The long & peculiar history of the Cliff House in San Francisco

The long & peculiar history of the Cliff House in San Francisco
SHARE THIS ARTICLE
  •  
  •  
  •  
  •  
  •  
  •  
  •  
  •  
  •  

The Bizarre Yet Wonderful History of San Francisco’s Cliff House

In the Golden Gate National Recreation Area in the northwestern corner of San Francisco, California stands a restaurant that has been in business, on and off, for more than one hundred and fifty years.

The first Cliff House

Senator John Buckley and C. C. Butler originally built the Cliff House in 1863. However, certain anecdotal evidence also speaks about Samuel Brannan, a wealthy American businessman as the original builder of Cliff house who constructed it in 1858. In the beginning, because of its disadvantageous location on the craggy, rock-strewn hills of the Lands End that opened out over the Pacific Ocean, it was becoming very expensive to reach there.

The first cliff house 1866.

Owing to the difficult journey Cliff House was kept isolated for a long time. To address this problem a toll road “Point Lobos Avenue” was constructed till the Ocean Beach, which facilitated in bringing visitors from San Francisco with the help of a stagecoach.

Soon Cliff House became the regular exclusive haunt of the super-rich and the affluent like the Stanfords, the Hearsts and sundry well-to-do families who could afford to pay a round-trip fare of $1 and thoroughly enjoy the views, the oysters and the champagne.

After a decade of a prolific successful run amongst the rich and the famous, the resort started failing in business. To attract new patrons, the management permitted intake of alcohol and the practice of gambling. During this time, Golden Gate Park also opened and so did many public roads that lead straight to the beach.

Photo of the first cliff house from another angle, circa 1868. 

With the influx of new customers, a sizeable number of them being from the working class, the destination gradually started losing its caliber and upmarket luster. By the end of the 1870s, the once decent and reputable Cliff House was considered to be no longer a respectable destination resort.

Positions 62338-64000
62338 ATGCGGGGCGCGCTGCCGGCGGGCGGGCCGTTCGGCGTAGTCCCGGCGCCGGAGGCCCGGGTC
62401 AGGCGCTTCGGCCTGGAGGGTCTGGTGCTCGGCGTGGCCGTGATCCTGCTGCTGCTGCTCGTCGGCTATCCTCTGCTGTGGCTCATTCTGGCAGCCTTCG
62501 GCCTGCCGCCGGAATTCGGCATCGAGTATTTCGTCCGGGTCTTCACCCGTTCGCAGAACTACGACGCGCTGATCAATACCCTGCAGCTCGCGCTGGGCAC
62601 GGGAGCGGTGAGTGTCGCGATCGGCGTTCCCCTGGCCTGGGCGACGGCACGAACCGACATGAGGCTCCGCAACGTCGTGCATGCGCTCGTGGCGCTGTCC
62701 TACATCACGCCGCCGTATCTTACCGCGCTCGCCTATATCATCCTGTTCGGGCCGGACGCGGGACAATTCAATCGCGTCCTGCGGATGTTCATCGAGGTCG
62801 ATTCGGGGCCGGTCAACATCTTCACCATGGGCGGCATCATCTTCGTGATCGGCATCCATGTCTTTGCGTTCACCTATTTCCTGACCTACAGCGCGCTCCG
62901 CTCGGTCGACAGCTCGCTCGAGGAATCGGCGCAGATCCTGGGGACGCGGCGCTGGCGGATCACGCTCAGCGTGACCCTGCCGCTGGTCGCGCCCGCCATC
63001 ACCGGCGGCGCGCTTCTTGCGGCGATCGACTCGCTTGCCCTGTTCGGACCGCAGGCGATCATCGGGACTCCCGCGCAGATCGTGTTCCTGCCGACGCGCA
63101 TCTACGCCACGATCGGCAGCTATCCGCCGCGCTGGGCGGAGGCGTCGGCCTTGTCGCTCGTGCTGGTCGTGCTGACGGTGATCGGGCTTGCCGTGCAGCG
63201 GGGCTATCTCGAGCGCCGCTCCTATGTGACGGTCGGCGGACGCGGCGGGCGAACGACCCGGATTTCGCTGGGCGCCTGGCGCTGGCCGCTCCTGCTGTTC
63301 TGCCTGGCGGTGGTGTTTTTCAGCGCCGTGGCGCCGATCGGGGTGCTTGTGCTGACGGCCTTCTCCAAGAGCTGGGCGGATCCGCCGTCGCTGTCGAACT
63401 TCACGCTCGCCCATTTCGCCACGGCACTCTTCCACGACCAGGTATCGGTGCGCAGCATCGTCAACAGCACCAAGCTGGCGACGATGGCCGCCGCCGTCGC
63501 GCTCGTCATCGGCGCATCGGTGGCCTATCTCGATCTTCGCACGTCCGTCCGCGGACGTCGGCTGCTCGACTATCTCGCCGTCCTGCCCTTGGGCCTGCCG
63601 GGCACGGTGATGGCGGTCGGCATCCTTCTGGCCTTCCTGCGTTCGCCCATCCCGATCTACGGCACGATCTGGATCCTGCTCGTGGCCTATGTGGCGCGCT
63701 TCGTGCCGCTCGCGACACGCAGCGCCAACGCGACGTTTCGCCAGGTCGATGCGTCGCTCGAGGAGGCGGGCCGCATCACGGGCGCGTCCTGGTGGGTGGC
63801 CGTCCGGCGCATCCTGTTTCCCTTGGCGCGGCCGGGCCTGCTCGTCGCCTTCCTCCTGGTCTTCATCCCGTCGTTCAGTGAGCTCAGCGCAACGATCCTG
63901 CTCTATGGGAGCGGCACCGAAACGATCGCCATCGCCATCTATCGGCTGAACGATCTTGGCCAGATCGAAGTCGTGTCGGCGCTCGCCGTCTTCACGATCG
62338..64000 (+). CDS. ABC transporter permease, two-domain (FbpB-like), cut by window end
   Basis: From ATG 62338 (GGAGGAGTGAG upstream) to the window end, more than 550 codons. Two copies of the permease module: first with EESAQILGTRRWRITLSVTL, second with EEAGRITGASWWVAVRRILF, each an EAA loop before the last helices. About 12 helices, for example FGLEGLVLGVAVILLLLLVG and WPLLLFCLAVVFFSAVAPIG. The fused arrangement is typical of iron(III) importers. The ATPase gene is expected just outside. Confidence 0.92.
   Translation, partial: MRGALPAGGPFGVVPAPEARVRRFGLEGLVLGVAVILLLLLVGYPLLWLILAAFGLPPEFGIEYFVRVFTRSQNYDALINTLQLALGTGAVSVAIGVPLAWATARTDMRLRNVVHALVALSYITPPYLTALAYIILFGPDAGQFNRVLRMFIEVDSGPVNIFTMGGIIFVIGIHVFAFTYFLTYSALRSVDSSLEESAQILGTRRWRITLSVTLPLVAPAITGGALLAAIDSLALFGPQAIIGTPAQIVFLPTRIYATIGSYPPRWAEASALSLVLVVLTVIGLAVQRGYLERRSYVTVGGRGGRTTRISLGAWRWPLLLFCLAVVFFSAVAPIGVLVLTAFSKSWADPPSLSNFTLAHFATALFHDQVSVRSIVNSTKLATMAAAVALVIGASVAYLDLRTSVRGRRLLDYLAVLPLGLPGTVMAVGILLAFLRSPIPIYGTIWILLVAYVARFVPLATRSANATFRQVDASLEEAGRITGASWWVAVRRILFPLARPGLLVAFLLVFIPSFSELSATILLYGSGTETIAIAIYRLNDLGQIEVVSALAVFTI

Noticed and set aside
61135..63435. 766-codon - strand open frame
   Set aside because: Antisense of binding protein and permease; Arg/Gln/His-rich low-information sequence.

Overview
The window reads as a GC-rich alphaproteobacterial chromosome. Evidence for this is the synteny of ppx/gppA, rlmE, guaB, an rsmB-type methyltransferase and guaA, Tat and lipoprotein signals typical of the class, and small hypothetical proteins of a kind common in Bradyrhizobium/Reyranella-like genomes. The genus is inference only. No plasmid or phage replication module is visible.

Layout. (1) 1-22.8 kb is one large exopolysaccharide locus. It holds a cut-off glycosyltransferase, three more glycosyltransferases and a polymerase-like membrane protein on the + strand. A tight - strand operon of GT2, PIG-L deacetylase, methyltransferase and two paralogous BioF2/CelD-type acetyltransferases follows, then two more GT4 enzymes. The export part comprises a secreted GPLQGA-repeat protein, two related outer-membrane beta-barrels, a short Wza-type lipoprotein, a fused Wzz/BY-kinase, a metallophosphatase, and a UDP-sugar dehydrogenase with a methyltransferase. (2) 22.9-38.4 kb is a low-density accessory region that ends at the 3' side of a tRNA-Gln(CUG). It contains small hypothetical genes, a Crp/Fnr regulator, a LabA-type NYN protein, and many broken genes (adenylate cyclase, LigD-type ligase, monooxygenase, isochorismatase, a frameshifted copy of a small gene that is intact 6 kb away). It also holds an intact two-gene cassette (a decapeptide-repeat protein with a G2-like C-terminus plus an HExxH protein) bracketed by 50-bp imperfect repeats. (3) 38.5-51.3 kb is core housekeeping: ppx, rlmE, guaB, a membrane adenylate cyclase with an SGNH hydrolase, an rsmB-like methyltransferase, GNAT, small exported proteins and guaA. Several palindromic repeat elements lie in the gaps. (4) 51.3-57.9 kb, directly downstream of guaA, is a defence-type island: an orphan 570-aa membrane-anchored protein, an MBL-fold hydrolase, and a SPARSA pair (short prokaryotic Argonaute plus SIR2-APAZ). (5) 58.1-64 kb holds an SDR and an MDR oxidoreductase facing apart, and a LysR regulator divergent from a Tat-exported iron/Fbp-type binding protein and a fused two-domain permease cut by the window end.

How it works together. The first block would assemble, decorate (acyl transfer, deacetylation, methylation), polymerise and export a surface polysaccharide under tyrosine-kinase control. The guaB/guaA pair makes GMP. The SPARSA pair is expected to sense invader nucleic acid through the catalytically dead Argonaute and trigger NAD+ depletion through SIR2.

Adolph Sutro, a mining engineer, and philanthropist, who eventually became the Mayor of San Francisco, bought the Cliff House resort in 1883. With a mission to reinstate its lost glory and admiration of being a family-oriented tourist trap, Sutro embarked upon an ambitious renovation project. He hired a lot of employees and sanctioned a new railroad pathway to augment accessibility. 

Unfortunately, Sutro was unable to operate and manage the restaurant himself. Therefore, he leased it out to Sroufe and McCrum, a wholesale liquor company. It was later again rented out to J. M. Wilkins in 1885 with the sole target of bringing the families back.

The renovated and slightly expanded version of the first cliff house.

In 1887, the resort met with a severe calamity, when a schooner (sailing ship) called Parallel, loaded heavily with 40 tons of explosive underwent a massive head-on collision with the rocks underneath the restaurant structure which in turn exploded and the north wing of Cliff House was fully destroyed. The devastation was restored and Cliff House was rebuilt. It continued its operation until the Christmas day in 1894 when another cataclysmic chimney fire broke out and engulfed and annihilated the whole building in just 30 minutes.

The second Cliff House

In February 1896, the venue opened again to the public, this time as a replica of a Victorian French Chateau, after a colossal reconstruction work was carried out by Sutro that cost over $75,000. An added attraction, this time was the observation tower that was erected 200 feet above the sea level facing the Pacific Ocean.